Baguio City

Families of missing Cordillera rights advocates file habeas corpus petition vs AFP, PNP

Sherwin de Vera

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Families of missing Cordillera rights advocates file habeas corpus petition vs AFP, PNP

LEGAL REMEDY. Indigenous peoples and human rights groups join the families of Cordillera indigenous peoples’ rights advocates Dexter Capuyan and Gene Roz Jamil De Jesus at the Court of Appeals as they submit a petition for a writ of habeas corpus.


The petitioners name AFP chief of staff General Andres Centino, PNP chief General Benjamin Acorda Jr., and CIDG chief Brigadier General Romeo Caramat Jr. as respondents

BAGUIO, Philippines – The families of missing Cordillera indigenous peoples’ rights advocates Dexter Capuyan and Gene Roz Jamil De Jesus went to court on Tuesday, July 5, to ask it to compel authorities to present their missing family members and provide a legal basis for their continued detention, if any.

They filed a habeas corpus petition – a legal recourse available to citizens who believe that someone is wrongfully detained or held in custody by the government or its agents – before the Court of Appeals (CA) against the military and police.

The petitioners, including Capuyan’s mother and daughter, and De Jesus’ sister have named Armed Forces Chief of Staff General Andres Centino, Philippine National Police (PNP) chief General Benjamin Acorda Jr., and Criminal Investigation and Detention Group (CIDG) chief Brigadier General Romeo Caramat Jr. as respondents.

Human rights groups have alleged that armed men snatched Capuyan and De Jesus while they were riding a tricycle on Diamond West, Zircon Street, Golden City Subdivision in Taytay, Rizal, between 8 pm and 9 pm on April 28.

A witness reported seeing the two being forced into separate vehicles by men who claimed to be CIDG operatives.

The petitioners accused the military and police of resorting to a “continuing cover-up and refusal to exercise the requisite diligence,” even as they expressed optimism that the appellate court would grant their petition so the missing IP rights advocates would be found.

Capuyan, a member of the Bontoc-Ibaloi-Kankanaey indigenous group and a former student leader at the University of the Philippines-Baguio, has been accused by the government of being a high-ranking leader of the New People’s Army (NPA) in the Ilocos and Cordillera regions. He is facing cases in different provinces and has a bounty of P2.85 million for his capture, including a P1-million reward from the provincial government of Apayao.

De Jesus, an alumnus of UP-Baguio and the information and networking officer of the Philippine Task Force for Indigenous Peoples, graduated cum laude with a communications degree. He previously served as the chairperson of the Alliance of Concerned Students and the UP-Baguio Council of Leaders.


In their petition, the families asserted that, based on available information, the two missing IP rights advocates were likely in government custody.

They cited a statement from an officer of the PNP’s Internal Monitoring and Enforcement Group, confirming that Capuyan and De Jesus have cases against them in the Ifugao and other areas in the Cordillera and Northern Luzon based on the Crime Incident Reporting and Analysis System.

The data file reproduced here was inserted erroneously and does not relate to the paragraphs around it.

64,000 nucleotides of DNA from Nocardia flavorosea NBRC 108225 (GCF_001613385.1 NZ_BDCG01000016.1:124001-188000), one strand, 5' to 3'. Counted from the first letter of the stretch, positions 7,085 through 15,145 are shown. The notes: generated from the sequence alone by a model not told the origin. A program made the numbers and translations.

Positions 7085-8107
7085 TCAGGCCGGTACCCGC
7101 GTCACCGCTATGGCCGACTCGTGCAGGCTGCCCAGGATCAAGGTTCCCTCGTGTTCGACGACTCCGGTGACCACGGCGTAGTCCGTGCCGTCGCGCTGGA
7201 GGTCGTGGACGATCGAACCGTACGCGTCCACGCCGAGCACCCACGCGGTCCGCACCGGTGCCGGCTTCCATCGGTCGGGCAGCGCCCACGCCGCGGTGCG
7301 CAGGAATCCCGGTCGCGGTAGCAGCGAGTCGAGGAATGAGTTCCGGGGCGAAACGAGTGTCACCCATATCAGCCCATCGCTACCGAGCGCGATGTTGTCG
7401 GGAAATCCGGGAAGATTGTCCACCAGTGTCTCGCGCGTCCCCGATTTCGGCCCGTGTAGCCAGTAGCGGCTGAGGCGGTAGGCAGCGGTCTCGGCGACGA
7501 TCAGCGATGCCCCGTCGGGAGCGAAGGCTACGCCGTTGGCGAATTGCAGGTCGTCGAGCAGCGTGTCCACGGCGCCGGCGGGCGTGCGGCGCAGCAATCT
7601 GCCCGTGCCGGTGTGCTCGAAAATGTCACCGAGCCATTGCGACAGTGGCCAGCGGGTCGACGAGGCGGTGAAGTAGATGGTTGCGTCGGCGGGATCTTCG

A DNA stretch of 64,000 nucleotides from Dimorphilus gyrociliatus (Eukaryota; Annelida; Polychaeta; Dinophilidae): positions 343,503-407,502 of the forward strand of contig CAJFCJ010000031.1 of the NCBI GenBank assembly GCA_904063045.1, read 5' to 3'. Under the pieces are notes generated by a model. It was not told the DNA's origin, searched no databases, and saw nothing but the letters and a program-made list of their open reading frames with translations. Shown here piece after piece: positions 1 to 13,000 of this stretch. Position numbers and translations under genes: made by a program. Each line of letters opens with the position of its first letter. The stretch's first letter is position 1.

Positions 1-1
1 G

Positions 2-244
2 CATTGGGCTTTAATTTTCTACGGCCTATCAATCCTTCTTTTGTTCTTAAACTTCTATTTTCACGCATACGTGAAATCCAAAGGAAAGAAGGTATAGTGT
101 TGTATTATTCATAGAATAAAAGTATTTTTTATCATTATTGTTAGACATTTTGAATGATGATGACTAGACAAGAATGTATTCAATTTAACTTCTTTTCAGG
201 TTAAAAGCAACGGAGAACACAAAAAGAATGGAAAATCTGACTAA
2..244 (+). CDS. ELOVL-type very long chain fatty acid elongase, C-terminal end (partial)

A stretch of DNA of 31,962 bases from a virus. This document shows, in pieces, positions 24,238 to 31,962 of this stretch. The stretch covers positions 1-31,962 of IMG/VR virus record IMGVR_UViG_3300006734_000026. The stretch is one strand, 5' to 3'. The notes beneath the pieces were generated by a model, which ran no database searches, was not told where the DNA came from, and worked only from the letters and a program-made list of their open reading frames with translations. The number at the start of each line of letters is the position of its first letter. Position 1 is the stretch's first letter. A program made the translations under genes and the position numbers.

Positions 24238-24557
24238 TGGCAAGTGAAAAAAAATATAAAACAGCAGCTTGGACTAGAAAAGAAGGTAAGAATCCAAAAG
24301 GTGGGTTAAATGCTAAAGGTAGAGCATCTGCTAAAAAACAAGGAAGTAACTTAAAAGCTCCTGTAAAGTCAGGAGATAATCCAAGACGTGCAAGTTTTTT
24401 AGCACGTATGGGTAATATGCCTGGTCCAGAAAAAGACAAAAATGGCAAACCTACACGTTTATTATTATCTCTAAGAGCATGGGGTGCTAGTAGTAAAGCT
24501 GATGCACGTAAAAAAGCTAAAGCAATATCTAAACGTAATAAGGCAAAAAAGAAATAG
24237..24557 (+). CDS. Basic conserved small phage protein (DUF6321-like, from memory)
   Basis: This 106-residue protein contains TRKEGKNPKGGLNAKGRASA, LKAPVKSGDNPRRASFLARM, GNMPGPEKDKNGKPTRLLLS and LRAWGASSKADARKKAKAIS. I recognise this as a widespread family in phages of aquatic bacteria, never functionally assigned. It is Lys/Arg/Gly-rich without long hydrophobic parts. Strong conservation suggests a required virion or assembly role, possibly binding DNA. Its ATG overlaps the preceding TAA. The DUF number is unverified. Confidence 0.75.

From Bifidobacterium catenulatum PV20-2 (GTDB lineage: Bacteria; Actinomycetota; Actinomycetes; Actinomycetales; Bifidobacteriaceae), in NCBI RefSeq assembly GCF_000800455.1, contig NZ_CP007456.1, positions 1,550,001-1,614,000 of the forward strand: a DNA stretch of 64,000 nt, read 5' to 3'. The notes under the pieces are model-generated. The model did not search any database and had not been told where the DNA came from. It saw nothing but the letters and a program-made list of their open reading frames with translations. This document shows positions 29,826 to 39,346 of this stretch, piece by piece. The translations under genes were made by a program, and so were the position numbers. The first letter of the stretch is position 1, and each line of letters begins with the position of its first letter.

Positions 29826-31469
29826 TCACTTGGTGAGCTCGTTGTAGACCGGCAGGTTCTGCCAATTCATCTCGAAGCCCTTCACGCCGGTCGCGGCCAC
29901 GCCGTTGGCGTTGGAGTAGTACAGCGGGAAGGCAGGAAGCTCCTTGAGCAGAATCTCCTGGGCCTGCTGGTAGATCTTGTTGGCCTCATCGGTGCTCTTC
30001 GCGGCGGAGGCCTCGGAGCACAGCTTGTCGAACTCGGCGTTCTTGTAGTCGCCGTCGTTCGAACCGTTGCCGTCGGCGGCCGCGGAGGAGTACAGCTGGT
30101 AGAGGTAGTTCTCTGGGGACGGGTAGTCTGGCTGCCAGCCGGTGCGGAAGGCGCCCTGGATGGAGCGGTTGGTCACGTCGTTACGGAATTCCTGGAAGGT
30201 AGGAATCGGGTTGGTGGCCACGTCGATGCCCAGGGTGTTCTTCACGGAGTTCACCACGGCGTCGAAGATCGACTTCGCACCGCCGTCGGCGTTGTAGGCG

The families also cited social media posts from military and police accounts, echoing the same accusations against Capuyan and vilifying him. 

They presented a May 23 Sonshine Media Network International (SMNI) broadcast, where former National Task Force to End Local Communist Armed Conflict (NTF-ELCAC) spokesperson Lorraine Badoy and anchor Jeffery Celiz outlined Capuyan’s alleged links to the NPA, including an alleged encounter with government forces where he was supposedly wounded.

They also presented a photo of Capuyan, uploaded by a social media page called “Pinoy Exposed” on the same day of the SMNI broadcast, showing him “thin, frail, and distraught.”

The family said they were convinced that the photo was the most recent and could only have come from whoever was detaining Capuyan and De Jesus.

Pinoy Exposed published the photo twice, each time with different captions. The first caption alleged that Capuyan was wanted in Ilocos Sur with a bounty on his head. The second claimed that he was not missing but evading charges of murder and frustrated murder. 

‘Government inaction’

In a joint statement, indigenous peoples and human rights groups Kartribu, Tanggol Bai, Cordillera Human Rights Alliance, which have been assisting the families of Capuyan and De Jesus, said they “refuse to accept that our government is as powerless and clueless as it claims to be.”

They added, “The opposite is true: the government is the only entity that has the motive, means, and opportunity to enforce the disappearance of Dexter and Bazoo.”

The groups said the government has shown that it was unwilling to act to find the two IP rights advocates.

“We are cognizant of the significance of the writ of habeas corpus: the conditions for its suspension were clarified in the phrasing of the 1987 Constitution as a response to the grave abuses committed by the administration of Ferdinand Marcos Sr. Today, under the reign of his son, we place – with equal measures of hope and caution – our trust in the constitutional protections that favor the sanctity of human rights,” read part of the statement.

Families, friends, and human rights groups had gone to 14 military and police facilities since May 3 in search of the two. Only three of these offices signed the inquiry form and certified that they did not have them in their custody as provided under the Anti-Enforced or Involuntary Disappearance Act of 2012. –

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